Karl--excellent post. If I may, is the material now available for any "additative" manufacturing process; i.e. 3-D printing, stereo lithography, etc etc. It certainly seems from your post the characteristics are very desirable and have definite applications. Just a thought.
Chain orientation in feedstock before machining can have a large effect on final dimensions. Machining top surfaces of extruded plate can cause internal stresses to release causing warp on a previously flat plate.
Mr Hebel has writtenn a useful article about the challenges found in machining some thermoplastics. All of the points that he made are certainly valid, and the suggested work-arounds will be helpful, no doubt.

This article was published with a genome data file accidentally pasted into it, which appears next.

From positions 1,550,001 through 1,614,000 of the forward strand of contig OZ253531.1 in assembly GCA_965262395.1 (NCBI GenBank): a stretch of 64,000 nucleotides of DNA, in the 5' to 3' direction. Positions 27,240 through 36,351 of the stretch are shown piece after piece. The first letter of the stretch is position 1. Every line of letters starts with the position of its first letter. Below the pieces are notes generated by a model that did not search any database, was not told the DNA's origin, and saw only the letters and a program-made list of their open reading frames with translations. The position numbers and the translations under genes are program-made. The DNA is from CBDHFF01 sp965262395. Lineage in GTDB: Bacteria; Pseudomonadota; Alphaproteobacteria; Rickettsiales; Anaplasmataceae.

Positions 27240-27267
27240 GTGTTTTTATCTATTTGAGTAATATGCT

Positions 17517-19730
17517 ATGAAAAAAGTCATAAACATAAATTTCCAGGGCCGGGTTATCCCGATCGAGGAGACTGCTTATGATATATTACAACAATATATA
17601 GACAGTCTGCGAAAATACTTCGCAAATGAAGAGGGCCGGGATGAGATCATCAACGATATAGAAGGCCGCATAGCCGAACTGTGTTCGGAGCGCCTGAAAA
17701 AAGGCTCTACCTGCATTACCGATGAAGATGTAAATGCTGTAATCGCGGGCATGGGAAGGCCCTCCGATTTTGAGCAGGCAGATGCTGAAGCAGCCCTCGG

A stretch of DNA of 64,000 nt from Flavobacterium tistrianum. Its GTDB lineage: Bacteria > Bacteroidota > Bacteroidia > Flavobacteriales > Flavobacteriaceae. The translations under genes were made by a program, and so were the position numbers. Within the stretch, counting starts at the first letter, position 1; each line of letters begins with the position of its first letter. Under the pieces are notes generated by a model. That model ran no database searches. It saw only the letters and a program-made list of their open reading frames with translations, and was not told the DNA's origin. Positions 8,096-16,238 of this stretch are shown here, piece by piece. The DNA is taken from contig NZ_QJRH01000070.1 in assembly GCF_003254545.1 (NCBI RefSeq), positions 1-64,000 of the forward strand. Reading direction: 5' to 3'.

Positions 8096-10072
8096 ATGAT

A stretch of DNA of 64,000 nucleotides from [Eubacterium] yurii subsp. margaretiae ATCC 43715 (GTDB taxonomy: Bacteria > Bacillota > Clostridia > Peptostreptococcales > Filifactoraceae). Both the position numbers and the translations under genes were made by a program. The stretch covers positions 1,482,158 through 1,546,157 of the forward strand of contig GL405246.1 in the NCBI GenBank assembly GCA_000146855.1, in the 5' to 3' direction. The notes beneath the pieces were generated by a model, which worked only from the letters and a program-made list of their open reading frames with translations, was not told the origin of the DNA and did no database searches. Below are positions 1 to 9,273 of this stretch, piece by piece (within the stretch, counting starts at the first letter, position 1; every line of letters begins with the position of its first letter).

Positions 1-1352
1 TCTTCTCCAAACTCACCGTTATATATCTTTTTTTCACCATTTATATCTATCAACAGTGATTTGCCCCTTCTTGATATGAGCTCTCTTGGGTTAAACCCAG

But most of the challenges also exist when machining metal parts, except for the moisture absorbtion. The same tips apply when working to produce higher accuracy metal parts as well, although to a somewhat lesser extent. I just wanted to point that out to those who may need to give direction in the macchining of high accuracy parts.
Fifty-six-year-old Pasquale Russo has been doing metalwork for more than 30 years in a tiny southern Italy village. Many craftsmen like him brought with them fabrication skills when they came from the Old World to America.
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